• Oxytocin: Oxytocin helps to create intimacy and trust and build healthy relationships. TThis is why workplace relationships and connecting with your colleagues is so important to workplace happiness.
  • Serotonin: You enjoy the good feeling of serotonin when you feel respected by others.

When these neurotransmitters are flowing freely, it becomes easier for us to organize new information, retain information for longer periods of time, and retrieve older information. The chemicals also improve our cognitive functions, problem-solving capabilities and make it easier for us to analyze complex data.

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We own our happiness as individuals. But – there are some things that our retail organizations can do to help support the perception of value and the ability to drive the happiness of their employees that will help businesses to drive success and productivity of the team members, thus increasing the bottom line and customer experience.

  • Invest in their development and their career path: According to TinyPulse’s Employee Engagement Report, only 25% of employees feel as though their organizations offer adequate professional development opportunities. Yet many retail employees — and millennials in particular — are very much drawn to such chances to develop more skills and improve. If you want a happier workforce, you need to invest in your employees’ success. Professional development is one such investment which should generate goodwill for your company and it creates a huge benefit for the employee.
  • Articulate your appreciation: Tell your employees in-the-moment what they did right and why you’re grateful to them and for them. There’s something genuine about spontaneous and face-to-face recognition that trumps all other forms. People like their work contributions and results to be acknowledged — it provides them a sense of validation that they’re doing something well.
  • Trust & Empower employees to leave their comfort zones: This will allow them to grow and become more confident in their abilities while making them feel more valuable to the organization. And it will help avoid the bigger risk of people becoming complacent, burned out, and bored by doing the same thing each day.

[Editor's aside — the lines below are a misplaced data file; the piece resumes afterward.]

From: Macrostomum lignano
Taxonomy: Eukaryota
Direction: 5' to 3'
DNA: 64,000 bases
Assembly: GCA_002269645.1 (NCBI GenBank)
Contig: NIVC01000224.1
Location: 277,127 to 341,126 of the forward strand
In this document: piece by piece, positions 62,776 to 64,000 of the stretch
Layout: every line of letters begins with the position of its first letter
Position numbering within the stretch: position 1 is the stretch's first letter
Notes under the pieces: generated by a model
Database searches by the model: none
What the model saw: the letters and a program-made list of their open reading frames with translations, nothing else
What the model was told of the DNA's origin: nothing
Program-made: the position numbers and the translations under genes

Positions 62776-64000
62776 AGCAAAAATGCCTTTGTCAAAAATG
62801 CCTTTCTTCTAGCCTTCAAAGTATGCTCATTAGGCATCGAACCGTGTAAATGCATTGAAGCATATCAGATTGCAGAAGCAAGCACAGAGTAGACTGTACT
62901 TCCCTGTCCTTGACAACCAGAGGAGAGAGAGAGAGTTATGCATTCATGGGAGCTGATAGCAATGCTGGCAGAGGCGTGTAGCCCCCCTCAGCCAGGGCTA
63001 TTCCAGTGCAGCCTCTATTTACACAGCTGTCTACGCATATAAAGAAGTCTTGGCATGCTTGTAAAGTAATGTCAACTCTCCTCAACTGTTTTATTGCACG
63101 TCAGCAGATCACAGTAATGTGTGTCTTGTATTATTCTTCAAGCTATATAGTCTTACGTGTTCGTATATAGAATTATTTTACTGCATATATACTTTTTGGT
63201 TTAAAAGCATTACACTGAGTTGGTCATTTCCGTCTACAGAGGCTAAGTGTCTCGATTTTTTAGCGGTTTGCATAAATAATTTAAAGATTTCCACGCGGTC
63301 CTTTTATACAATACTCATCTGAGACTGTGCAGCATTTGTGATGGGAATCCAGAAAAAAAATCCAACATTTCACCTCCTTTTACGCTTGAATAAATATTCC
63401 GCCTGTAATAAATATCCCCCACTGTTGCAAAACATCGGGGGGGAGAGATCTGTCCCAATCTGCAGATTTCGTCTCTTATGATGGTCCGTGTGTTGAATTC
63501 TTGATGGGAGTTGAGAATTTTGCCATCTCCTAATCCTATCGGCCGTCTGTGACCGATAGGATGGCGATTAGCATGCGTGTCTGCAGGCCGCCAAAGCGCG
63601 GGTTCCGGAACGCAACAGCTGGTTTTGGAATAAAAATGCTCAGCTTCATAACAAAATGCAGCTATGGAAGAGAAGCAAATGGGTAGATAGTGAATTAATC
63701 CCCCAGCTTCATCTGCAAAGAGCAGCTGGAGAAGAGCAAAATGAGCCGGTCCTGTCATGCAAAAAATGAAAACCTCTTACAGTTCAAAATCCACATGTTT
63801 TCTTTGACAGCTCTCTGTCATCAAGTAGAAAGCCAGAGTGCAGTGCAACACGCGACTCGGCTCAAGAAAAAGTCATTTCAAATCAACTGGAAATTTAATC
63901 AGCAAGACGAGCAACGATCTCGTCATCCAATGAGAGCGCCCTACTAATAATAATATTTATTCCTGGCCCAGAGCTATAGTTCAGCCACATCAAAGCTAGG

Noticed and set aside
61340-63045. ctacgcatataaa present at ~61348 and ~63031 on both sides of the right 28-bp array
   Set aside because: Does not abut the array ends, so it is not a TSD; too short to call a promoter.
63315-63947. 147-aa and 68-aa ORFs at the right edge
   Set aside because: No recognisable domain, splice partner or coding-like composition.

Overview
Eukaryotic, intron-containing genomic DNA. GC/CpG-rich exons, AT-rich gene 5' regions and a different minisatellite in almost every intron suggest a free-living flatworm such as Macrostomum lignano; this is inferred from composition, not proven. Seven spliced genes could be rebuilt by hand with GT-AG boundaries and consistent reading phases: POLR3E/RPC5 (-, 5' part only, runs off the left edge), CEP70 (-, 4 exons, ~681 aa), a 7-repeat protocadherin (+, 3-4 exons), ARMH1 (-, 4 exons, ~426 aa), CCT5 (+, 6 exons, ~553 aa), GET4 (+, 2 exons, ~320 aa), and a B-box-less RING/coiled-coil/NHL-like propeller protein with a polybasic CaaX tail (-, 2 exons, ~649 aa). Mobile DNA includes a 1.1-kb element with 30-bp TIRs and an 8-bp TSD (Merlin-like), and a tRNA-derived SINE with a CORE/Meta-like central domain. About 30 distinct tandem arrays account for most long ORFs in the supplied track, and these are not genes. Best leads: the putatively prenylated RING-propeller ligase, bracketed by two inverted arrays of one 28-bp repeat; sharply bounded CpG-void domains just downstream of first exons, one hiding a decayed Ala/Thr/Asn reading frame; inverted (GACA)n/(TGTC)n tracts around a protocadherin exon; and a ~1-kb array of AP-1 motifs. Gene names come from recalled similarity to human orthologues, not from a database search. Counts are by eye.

• Eliminate things that don’t add value to the business: There is nothing worse that having employees perform tasks and duties that have no measurable meaning to the business because “you’ve always done it that way”. People want to make a difference and do work with purpose. According to TinyPulse, nearly 70% of employees today feel as though they aren’t able to take care of their job responsibilities each week.  If you want your employees to be happier — and therefore better positioned to do all of their work each week — you need to equip them with the tools they need to succeed. Who wouldn’t be happier being able to use cutting-edge platforms every day at work that help support collaboration and productivity?
  • Engage in dialogs with your team members frequently: Get to know your team through a high-level of involvement, this way you will know how to inspire and motivate them. You can help them identify successes and work through obstacles with them. Your organization is made up of diverse and interesting high-productivity and high-potential talent [or at least it should be]. To lead them effectively you need to understand how they work as individuals and how they work as an aggregate.
  • Pay Fairly: According to a study connected by TinyPulse, almost 25% of employees would take another job for a 10% raise. Since it’s considerably cheaper to retain employees than hire new ones, make sure you’re paying your employees competitively from the outset. They’ll be happy with their paychecks and won’t be looking to move jobs for a raise that you can afford to give them yourself. According to Leonard J. Glick, Northeastern University’s senior academic specialist and executive professor of management and organizational development, “Compensation packages are a big deal when employees are hired, but once a deal has been struck the source of motivation tends to shift. The motivation comes from—the challenge of the work, the purpose of the work, the opportunity to learn, the opportunity to contribute.”

As a leader in retail I understand so very well that you can’t control your employees’ chosen moods. But retail organizations can try to infuse happiness and shape a workplace culture that promotes happiness by creating a workplace that is super conducive to positivity, trust, transparency, and support. As retail leaders, we can help create and develop high-leverage habits and career capital in our employees by modeling behaviors and helping to develop them in our team members that are aligned with the fact that “Only 25% of job successes are predicted by IQ, 75% of job successes are predicted by our optimism levels, our social support and our ability to see stress as a challenge instead of as a threat.”

About

Founder and Editor in Chief of Excellence In Retail and 18 year retailer. I am passionate about and committed to inspiring thought, action, truth-telling, solution-seeking, and dialog around how to maximize talent through identifying and creating a process around critical success factors, workplace culture, signature leadership practices, productivity, profitability, alignment of employees and company vision & values, and workplace happiness inside all retail organizations.